Internet, audiovisual media and digital technology are transforming our world. However, their potential will not be realised until they become fully accessible and enable the participation of all citizens in everyday life. Audiovisual translation and media accessibility have become drivers of social inclusion and integration and have lately received full recognition in the literature (Remael, Orero and Carroll 2012) and in EU-funded projects (DTV4ALL, ADLAB, HBB4ALL). In the area of subtitling for the deaf, a key priority for the users has always been to access live content such as news and public events (AOHL 2013). The preferred technique for this is respeaking, where subtitlers listen to the original soundtrack of a programme or public event and simultaneously repeat or rephrase what they hear to a speech recognition software that turns these words into intralingual subtitles for deaf and hard-of-hearing viewers and for all people who support their viewing with subtitles. When respeaking was first introduced in Europe in 2001, subtitling companies needed professionals who could produce intralingual live subtitles but did not know how to go about it, since there was no academic training or research in this area. As a result, respeaking practices differ greatly across countries and quality has suffered (Romero-Fresco, 2011). Since then, the work carried out, amongst others, by the partners in this application as part of EU-funded projects such as DTV4ALL and SAVAS, has helped to advance research and training in this area, and the industry is now employing respeakers trained at our institutions.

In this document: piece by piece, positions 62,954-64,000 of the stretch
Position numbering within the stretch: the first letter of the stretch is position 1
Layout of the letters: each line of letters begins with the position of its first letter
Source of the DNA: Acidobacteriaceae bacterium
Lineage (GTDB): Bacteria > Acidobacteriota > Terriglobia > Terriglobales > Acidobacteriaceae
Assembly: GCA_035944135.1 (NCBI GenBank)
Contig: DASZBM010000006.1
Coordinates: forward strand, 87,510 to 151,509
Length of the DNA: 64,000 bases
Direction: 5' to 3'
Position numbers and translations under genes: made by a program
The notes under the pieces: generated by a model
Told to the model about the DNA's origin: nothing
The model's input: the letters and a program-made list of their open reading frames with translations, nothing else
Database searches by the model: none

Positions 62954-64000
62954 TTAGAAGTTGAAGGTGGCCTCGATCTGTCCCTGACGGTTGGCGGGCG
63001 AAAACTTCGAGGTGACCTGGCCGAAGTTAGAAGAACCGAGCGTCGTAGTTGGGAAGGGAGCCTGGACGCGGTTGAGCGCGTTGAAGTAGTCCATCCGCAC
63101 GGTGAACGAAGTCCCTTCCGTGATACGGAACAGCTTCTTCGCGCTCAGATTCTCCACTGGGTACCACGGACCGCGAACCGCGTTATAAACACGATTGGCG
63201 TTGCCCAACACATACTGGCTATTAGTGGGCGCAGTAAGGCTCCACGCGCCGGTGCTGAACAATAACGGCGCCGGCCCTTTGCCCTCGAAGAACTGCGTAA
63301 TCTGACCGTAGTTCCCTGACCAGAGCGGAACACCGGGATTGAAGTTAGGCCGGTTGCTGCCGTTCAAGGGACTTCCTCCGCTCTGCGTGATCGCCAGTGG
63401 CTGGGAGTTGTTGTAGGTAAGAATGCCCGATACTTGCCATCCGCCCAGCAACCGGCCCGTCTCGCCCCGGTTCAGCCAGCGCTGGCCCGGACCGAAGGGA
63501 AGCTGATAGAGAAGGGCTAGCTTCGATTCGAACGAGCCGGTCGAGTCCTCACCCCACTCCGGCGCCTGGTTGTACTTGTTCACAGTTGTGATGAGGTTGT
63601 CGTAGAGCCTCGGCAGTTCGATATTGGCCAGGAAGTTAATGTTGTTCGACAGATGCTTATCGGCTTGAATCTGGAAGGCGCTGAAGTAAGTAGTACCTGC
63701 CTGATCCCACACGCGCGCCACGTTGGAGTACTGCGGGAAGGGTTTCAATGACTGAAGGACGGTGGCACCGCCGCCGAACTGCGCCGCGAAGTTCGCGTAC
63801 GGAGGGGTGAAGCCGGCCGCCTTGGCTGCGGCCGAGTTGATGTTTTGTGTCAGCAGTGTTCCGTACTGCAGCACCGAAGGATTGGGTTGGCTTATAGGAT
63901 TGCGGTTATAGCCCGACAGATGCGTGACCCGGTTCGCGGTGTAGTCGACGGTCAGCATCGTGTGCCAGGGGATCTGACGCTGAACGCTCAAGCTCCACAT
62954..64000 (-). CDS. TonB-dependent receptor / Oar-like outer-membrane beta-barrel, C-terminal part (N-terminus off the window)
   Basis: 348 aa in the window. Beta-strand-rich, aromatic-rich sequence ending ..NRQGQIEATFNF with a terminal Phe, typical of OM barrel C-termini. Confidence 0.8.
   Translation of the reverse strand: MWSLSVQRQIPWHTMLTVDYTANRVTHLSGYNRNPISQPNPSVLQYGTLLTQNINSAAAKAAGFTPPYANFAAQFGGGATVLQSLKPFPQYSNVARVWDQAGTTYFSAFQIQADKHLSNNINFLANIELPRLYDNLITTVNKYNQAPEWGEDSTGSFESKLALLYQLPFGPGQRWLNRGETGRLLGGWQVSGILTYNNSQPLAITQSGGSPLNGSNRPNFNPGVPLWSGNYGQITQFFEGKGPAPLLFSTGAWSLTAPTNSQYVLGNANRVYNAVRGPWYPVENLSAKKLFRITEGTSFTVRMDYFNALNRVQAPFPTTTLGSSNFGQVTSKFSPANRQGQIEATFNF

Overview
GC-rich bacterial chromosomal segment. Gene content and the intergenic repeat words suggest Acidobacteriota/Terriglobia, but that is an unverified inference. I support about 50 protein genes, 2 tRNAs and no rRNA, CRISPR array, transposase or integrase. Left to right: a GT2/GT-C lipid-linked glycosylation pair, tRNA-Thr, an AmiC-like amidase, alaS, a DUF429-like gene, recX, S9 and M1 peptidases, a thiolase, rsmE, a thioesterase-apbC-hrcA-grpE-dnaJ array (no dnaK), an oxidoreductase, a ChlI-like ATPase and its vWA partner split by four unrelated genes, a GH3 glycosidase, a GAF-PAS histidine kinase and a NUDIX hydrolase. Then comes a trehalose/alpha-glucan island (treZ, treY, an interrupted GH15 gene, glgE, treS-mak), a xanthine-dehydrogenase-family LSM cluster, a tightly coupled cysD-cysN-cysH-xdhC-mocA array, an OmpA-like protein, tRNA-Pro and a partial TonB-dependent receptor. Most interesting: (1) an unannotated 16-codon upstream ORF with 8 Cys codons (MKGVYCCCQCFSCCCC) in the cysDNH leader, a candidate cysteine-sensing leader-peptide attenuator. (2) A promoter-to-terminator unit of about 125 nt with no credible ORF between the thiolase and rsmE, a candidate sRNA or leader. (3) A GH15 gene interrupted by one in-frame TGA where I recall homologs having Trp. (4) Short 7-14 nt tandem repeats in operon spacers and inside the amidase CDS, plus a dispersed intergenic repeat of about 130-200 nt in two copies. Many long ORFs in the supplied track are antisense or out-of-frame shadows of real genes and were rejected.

However, a new challenge has now emerged, as migration streams and the increased multilingual and multicultural composition of societies worldwide have led to a growing demand for accessibility to live audiovisual content and events conducted in a foreign language. Broadcasters such as the BBC and VRT and political institutions such as the UK and the Spanish Parliament have highlighted the need to find professionals who can produce interlingual live subtitles (ILS) through respeaking, a new discipline that will require translating, subtitling and simultaneous interpreting skills. Although the partners in this project are the only scholars in the world who have so far produced research on this new discipline (Szarkowska et. al 2016, Romero-Fresco and Pochhacker 2017, Remael and Robert, fc.), there is still no training available. The main objective of ILSA is to design (IO3), develop (IO4 and IO5), test (IO6) and validate (IO7) the first training course for ILS and to provide a protocol for the implementation of this discipline in three real-life scenarios, namely TV, the classroom and the Parliament (IO7). The curriculum and training materials will be flexible so that they can be integrated in different learning environments for the users and initial target group of the course: translation and interpreting graduate and postgraduate students, and professionals already working as respeakers, interpreters or more generally in translation and accessibility.